London stocks were set for a positive start on Thursday after a solid session on Wall Street, which saw the Dow rally more than 500 points as investors welcomed the outcome of the mid-term elections.
The FTSE 100 was called to open 26 points higher at 7,143.
CMC Markets analyst David Madden said: “Last night, US stocks were given an extra lift by President Trump, when he said he hoped to work with Democrats on a number of issues like infrastructure and healthcare. Traders took this as a sign that both sides might be able to have a constructive relationship. Caterpillar, the heavy machinery company, benefitted from the speculation about an infrastructure boost.
“The tech sector was the standout performer as traders felt that President Trump might not be able to crackdown on the big tech stocks like Amazon. The move higher yesterday on the back of the midterms, was a welcomed addition to the rally that began at the end of last month.”
With the mid-terms out of the way, investors will shift their attention to the latest Federal Reserve policy announcement, which is due at 1900 GMT. The Fed is widely expected to leave rates on hold but market participants will be listening out for any clues as to what policy will look like next year.
On the UK data front, the Royal Institution of Chartered Surveyors said earlier that its house price balance fell to -10 last month from -2 in September, marking its lowest level since September 2012 and missing expectations for an unchanged reading.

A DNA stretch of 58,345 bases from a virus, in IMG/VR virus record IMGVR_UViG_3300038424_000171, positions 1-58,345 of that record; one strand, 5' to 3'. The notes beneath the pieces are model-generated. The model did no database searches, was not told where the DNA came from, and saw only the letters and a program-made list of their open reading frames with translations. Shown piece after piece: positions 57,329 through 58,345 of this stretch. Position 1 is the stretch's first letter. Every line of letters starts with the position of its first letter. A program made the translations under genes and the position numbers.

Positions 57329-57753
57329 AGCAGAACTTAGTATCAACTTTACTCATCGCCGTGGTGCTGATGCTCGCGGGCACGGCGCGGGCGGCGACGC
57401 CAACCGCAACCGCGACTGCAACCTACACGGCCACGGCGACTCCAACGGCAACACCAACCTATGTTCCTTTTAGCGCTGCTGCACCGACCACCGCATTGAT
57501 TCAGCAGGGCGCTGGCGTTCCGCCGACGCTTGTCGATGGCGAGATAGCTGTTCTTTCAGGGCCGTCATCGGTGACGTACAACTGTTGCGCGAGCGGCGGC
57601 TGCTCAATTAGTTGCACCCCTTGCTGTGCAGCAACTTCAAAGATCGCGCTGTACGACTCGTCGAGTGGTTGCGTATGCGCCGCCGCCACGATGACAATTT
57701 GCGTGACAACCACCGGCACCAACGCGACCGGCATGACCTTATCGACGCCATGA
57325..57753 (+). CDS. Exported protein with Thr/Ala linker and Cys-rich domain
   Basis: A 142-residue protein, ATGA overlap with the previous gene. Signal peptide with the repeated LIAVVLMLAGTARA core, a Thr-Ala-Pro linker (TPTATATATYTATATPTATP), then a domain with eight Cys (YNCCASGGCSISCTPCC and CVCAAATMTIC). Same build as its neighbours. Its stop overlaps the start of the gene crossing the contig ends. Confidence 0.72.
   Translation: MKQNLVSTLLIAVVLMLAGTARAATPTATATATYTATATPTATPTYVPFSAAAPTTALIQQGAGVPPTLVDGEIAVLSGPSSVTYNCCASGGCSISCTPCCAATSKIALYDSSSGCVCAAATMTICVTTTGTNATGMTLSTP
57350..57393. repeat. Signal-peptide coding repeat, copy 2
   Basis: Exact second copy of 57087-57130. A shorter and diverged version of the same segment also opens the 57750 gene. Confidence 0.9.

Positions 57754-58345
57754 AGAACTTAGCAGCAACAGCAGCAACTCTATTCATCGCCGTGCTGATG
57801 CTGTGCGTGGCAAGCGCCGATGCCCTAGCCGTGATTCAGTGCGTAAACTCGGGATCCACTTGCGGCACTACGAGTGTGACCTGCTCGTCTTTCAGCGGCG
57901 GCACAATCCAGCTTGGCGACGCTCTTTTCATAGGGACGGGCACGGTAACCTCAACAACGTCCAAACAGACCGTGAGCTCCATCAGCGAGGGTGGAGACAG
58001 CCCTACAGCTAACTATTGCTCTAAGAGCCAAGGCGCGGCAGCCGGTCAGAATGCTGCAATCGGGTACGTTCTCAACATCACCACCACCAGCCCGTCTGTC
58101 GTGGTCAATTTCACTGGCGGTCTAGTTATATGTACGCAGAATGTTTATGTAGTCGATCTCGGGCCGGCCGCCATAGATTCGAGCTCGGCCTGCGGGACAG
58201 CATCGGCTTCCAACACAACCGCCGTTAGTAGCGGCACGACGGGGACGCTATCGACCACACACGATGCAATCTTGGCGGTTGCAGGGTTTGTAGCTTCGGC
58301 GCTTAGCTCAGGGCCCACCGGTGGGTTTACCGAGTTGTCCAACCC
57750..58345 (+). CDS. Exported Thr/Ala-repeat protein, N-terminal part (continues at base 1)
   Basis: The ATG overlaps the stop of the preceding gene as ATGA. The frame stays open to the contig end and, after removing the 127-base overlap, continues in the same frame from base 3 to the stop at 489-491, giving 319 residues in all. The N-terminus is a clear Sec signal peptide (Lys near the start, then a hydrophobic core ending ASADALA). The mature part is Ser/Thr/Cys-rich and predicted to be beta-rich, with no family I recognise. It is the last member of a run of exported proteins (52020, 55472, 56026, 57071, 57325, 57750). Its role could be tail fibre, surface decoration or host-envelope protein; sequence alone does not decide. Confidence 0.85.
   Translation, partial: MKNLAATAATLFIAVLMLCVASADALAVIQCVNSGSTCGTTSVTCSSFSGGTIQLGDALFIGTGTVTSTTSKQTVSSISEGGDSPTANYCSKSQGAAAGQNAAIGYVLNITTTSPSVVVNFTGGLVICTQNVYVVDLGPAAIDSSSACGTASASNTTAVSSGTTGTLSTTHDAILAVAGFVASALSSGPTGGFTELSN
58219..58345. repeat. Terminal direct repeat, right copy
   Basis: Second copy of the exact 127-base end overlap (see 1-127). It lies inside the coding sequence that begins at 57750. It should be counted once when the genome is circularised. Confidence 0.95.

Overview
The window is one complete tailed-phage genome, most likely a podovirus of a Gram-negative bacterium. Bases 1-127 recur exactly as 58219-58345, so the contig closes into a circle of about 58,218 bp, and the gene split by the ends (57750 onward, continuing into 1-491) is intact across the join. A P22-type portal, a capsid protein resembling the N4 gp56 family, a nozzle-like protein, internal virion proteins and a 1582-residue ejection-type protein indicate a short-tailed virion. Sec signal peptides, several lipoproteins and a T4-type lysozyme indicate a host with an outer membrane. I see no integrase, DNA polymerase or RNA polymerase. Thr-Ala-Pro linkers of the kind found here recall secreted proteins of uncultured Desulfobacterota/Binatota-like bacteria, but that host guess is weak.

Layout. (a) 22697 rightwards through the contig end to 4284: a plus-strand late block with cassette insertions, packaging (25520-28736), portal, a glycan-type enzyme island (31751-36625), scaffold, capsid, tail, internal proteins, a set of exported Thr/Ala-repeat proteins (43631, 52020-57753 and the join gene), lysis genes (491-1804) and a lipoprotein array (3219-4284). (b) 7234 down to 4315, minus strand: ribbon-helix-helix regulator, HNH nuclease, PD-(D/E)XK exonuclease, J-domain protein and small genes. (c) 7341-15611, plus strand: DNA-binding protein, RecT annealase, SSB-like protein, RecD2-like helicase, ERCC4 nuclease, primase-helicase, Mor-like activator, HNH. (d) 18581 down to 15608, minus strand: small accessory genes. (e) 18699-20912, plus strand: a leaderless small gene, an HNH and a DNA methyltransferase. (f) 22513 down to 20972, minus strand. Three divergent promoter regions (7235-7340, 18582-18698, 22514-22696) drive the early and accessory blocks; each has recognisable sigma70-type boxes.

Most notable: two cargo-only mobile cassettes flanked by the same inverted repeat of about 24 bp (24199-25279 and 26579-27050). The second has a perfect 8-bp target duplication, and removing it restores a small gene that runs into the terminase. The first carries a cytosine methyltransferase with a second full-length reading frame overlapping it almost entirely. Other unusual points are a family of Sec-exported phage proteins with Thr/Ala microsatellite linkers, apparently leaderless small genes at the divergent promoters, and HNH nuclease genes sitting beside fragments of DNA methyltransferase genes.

The drop was attributed mostly to London and the South East, as prices continued to rise in other parts of the UK, with the strongest growth in Northern Ireland and Scotland.
RICS chief economist Simon Rubinsohn said: “Although the tone of much of the newsflow surrounding the housing market remains downbeat, this continues to disproportionately reflect developments in the south and east of England with the picture remaining rather more resilient in many other parts of the country. Uncertainty about the economic outlook on the back of the never-ending Brexit negotiations appears a key drag on sentiment according to respondents to the survey.
“Meanwhile, the announcement of the extension of Help to Buy, albeit in a narrower format, should continue to underpin the new build market in the near term. Whether it, alongside other measures recently announced including the lifting of the HRA cap, is sufficient to drive housing starts up to the government's 300,000 target over the coming years remains to be seen.”
In corporate news, AstraZeneca's product sales returned to growth in the third quarter as new cancer drugs especially began to make a noticeable impact on the top line.
Product sales increased 8% in the quarter to $5.27bn to lift revenue in the year to date to $15.28bn, up 4% on last year or 2% if currency swings are ignored.
Interim pre-tax profit at Autotrader rose 9% to £114.5m driven by strong adoption of new products and advertising packages by both retailers and manufacturers.
The company added that the strong first half meant revenue growth for the full year was likely to exceed previous guidance.
Revenue was up 7% to £176.8m and average revenue per retailer forecourt per month rose £152 to £1,826, driven by product and price growth, the company said.